parent is not using the funds for the benefit of the child, 42 U.S.C. §§ 605, 608(a)(1). Only if the state provides other care and assistance can it withhold AFDC aid from a needy, dependent child. 42 U.S.C. § 604(b).
Defendants urge, however, that the regulation fulfills the purpose of the Social Security Act because the state must preserve its limited AFDC fund so that each eligible recipient may receive the assistance to which he is entitled. This argument is not compelling. At issue is not the legitimacy of the state's interest in preserving its funds, protecting all welfare recipients or recovering money rightfully due; at issue is the validity of the methods which the state employs to achieve these admittedly valid goals.
Pennsylvania has at its disposal methods, consistent with the Social Security Act, by which it can recover excess payments. It may institute criminal prosecution against a recipient who has fraudulently obtained a duplicate payment and, upon conviction, obtain restitution, a fine and/or imprisonment. It may also file a civil action, obtain a judgment, and satisfy the judgment when the recipient is able to pay. The state may not, however, seek to protect its interests by a method which violates the Act when it has available other legitimate means.
Nor can the regulation be upheld on the ground that immediate restitution through reductions in current AFDC grants is the only method of insuring that there are sufficient funds to provide for all welfare recipients. The record does not support defendants' argument that existing civil and criminal remedies, which delay actual recovery, are ineffective because AFDC funds will be so diminished in the interim by the number of people obtaining duplicate payments that other recipients will be deprived of assistance.
Finally, defendants submit that the regulation is in harmony with the Social Security Act because recoupment of overpayments from subsequent grants is recognized as a valid method of adjustment in another chapter of the Act.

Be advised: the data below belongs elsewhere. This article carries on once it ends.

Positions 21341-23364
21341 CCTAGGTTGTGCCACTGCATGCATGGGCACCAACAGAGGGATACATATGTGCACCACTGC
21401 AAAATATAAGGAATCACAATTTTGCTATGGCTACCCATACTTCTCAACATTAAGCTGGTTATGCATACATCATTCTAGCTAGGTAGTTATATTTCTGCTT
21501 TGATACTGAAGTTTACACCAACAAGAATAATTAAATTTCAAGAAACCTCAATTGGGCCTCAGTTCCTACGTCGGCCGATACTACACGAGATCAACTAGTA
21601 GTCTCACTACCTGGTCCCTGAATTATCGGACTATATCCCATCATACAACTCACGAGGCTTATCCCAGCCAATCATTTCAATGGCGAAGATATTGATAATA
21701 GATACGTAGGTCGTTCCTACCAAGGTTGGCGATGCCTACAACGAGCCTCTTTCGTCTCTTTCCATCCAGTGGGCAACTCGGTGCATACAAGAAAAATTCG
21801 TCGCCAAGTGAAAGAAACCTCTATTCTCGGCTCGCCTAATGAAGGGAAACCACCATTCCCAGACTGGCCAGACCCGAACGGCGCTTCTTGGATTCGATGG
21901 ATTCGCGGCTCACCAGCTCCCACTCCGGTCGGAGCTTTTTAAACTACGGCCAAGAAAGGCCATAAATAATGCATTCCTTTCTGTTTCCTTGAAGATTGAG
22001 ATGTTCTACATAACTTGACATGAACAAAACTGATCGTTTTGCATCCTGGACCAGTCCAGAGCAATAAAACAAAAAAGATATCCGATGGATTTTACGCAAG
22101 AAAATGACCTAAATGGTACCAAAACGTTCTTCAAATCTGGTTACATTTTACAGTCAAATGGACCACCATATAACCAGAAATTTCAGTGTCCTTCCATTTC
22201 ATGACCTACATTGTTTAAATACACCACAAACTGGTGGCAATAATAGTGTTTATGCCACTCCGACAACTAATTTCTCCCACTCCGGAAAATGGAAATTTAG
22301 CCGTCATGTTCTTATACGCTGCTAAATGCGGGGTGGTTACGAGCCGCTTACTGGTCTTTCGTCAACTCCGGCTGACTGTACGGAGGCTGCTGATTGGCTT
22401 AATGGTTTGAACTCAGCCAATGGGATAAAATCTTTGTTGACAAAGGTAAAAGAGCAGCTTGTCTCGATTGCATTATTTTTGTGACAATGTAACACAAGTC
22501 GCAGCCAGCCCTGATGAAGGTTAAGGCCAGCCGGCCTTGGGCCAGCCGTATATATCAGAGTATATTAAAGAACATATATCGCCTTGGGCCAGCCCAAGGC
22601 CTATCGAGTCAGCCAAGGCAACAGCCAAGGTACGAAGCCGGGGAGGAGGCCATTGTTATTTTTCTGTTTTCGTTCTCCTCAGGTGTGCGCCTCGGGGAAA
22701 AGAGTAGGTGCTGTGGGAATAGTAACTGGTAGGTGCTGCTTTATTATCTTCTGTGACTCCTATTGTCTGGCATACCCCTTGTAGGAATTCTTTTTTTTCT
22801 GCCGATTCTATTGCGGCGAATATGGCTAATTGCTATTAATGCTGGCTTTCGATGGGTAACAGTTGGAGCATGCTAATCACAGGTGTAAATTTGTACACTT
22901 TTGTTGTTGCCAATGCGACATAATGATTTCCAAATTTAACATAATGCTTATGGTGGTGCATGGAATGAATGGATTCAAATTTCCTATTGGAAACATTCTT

This argument is without merit. In prescribing this method of recoupment, Congress specifically limited its application to the provisions of the "Federal Old-Age, Survivors, and Disability Insurance Benefits" subchapter of the Social Security Act. No comparable provisions were inserted into the AFDC subchapter of the Act. In view of these facts and the completely different purposes to be served by the two subchapters, it cannot reasonably be inferred that Congress intended that overpayments of AFDC assistance be adjusted by recoupment from subsequent grants.
Since the challenged regulation is inconsistent with the statutory requirement that AFDC assistance be furnished with reasonable promptness to all eligible individuals, the Pennsylvania regulation is void and may no longer be enforced. Accordingly, it is ordered that defendants be enjoined from seeking restitution of duplicate assistance payments by reducing current grants of AFDC aid to plaintiffs and their class.
It is unnecessary to decide the constitutional questions raised regarding the procedures by which the regulation is implemented in view of our holding that the regulation itself is invalid.
The parties will submit a proposed order in accordance with the terms of this opinion.